Or so it seems in the world of my boys. My oldest was in speech therapy yesterday and so it was our regular Wednesday Target trip as we waited for him. We had combed the store looking at all of the wonderful decorations and what toys were must-haves for Christmas when the call of the potty was heard loud and clear. So off we went and found the restroom. My boys are now wanting their own stall (in the women's of course) so we entered and they promptly took the first stall they saw.
I stood outside the door giving them their privacy but thankful for the little crack between the door and the frame as I monitored their progress. All was well until it came time to flush. It is the most coveted moment in bathroom activites. The complete joy my boys can derive from moving that small stainless steel handle and the loud roar of water is amazing. And so, the negotiations began. I heard my 6 year old say that it was his turn and his younger brother (4) said it was his and so they were at a stalemate when my older pulled out the idea of using "rock, paper, scissors" to decide.
As I peaked through the crack, I could see my two sweet boys, standing across the toilet from one another, pants still down (getting the flushing done first is a must) and discussing the game. I heard the older ask the younger what he was going to be and then the older chose based on the answer. It went something like this, " what are you going to be?" "I'm going to be rock." " then I'm going to be paper because paper covers rock."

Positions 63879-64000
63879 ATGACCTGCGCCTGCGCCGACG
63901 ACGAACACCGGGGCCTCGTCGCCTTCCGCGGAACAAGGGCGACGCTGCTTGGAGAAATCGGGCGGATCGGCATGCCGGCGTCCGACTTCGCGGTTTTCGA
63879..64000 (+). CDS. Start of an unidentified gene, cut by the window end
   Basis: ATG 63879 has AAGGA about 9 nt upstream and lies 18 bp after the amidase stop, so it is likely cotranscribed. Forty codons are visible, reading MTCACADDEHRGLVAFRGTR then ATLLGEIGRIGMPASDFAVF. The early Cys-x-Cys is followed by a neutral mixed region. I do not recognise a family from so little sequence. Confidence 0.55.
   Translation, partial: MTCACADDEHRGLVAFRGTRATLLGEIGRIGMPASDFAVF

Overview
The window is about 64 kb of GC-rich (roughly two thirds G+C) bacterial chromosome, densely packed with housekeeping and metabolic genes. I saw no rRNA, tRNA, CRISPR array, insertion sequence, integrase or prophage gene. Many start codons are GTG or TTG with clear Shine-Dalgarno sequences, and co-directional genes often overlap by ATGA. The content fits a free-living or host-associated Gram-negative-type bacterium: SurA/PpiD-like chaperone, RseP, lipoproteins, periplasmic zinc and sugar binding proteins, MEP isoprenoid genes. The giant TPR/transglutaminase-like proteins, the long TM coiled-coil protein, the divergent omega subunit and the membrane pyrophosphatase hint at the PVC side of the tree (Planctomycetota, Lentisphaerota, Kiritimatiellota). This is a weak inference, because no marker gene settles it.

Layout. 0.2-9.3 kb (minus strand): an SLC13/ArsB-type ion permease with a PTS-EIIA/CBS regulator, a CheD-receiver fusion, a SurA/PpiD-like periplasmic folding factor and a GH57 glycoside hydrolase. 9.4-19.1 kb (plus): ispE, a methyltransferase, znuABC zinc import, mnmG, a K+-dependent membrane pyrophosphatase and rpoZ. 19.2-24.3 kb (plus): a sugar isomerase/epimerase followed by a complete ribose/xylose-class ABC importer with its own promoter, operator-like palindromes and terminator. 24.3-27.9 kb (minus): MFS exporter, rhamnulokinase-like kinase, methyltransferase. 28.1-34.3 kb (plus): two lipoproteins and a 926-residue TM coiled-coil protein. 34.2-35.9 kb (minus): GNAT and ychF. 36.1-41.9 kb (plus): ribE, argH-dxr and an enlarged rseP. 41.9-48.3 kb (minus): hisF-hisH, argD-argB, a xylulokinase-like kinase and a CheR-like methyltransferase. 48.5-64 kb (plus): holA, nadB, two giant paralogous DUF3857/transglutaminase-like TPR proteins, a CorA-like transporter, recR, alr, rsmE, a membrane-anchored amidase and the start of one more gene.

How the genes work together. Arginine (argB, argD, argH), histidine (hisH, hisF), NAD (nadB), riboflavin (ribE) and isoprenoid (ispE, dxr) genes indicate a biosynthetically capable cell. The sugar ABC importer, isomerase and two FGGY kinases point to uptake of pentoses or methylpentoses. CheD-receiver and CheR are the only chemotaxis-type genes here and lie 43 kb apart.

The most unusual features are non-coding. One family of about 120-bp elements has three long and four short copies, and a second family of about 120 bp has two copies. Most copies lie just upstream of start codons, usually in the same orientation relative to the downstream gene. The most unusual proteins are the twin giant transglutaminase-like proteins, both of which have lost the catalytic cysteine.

It wasn't a fair competition but somehow the little one was satisfied that he had lost the game and his brother promptly flushed and looks of pure joy crossed both of their faces. I found myself trying not to laugh and marveling at how two small children can navigate the world of negotiation with such skill (though perhaps not fairness).
My boys bring me such joy and frustration and a million other things but suffice it to say that I am more grateful than I can say for the opportunity to be home with them. There was a time in my adult life when I wasn't sure I wanted to stay home with my children. I grew up with a mom who worked and who was always present and available and so I had a great rolemodel in the realm of working moms.
But, there came a time when I sensed that the award I received at Girl Scout camp when I was ten, "Little Mother award", was more than just a coincidence. I was made for this. I cannot imagine being anywhere else or doing any other job. And, for that matter, this is more than a job. It's one of the most important decisions I've ever made in my life.
I often hear people comment that they cannot believe that they get paid to do their job. Most of them have glamorous lives or amazing jobs and they love what they do. Well, I don't have a lot of glamour in my life, or what many would consider to be an "amazing" job and the pay isn't very good, but I cannot believe that I get to live my life doing this. I am so thankful that God lead me to this career and that my husband and I were of a like mind about it. Everything is negotiable, but my career surely isn't. I wouldn't trade it for the world.